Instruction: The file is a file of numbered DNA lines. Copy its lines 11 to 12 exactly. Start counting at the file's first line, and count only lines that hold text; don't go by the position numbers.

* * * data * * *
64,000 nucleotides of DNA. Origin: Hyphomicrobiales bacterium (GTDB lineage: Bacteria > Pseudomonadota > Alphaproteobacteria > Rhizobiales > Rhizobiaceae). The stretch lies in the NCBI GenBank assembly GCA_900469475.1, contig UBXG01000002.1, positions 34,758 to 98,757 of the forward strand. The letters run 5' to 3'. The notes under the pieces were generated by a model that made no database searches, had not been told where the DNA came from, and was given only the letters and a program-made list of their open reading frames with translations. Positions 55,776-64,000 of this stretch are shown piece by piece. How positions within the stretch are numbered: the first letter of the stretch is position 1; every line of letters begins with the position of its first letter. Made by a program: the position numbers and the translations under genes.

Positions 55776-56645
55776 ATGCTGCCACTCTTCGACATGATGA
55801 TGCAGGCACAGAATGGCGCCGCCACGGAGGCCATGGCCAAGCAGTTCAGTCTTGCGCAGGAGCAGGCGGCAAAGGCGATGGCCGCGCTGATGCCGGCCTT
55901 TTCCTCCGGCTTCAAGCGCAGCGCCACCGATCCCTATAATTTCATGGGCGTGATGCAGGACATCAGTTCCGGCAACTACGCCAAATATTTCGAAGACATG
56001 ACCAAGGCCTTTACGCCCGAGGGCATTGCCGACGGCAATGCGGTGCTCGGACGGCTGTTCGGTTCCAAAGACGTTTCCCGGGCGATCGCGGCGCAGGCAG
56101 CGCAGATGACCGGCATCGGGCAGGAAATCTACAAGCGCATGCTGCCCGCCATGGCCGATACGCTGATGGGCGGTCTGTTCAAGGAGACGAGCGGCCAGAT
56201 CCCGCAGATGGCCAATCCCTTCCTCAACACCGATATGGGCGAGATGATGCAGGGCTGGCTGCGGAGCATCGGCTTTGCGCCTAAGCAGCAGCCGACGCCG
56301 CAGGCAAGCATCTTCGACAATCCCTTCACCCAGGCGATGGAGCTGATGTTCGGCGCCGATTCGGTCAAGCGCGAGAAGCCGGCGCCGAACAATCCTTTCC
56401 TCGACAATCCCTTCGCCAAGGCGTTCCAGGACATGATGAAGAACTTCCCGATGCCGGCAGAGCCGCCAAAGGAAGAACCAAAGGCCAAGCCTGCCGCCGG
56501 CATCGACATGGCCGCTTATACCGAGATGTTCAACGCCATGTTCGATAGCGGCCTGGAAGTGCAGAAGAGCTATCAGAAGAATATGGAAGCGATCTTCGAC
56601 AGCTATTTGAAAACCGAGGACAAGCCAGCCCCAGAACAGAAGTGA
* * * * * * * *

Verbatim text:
56501 CATCGACATGGCCGCTTATACCGAGATGTTCAACGCCATGTTCGATAGCGGCCTGGAAGTGCAGAAGAGCTATCAGAAGAATATGGAAGCGATCTTCGAC
56601 AGCTATTTGAAAACCGAGGACAAGCCAGCCCCAGAACAGAAGTGA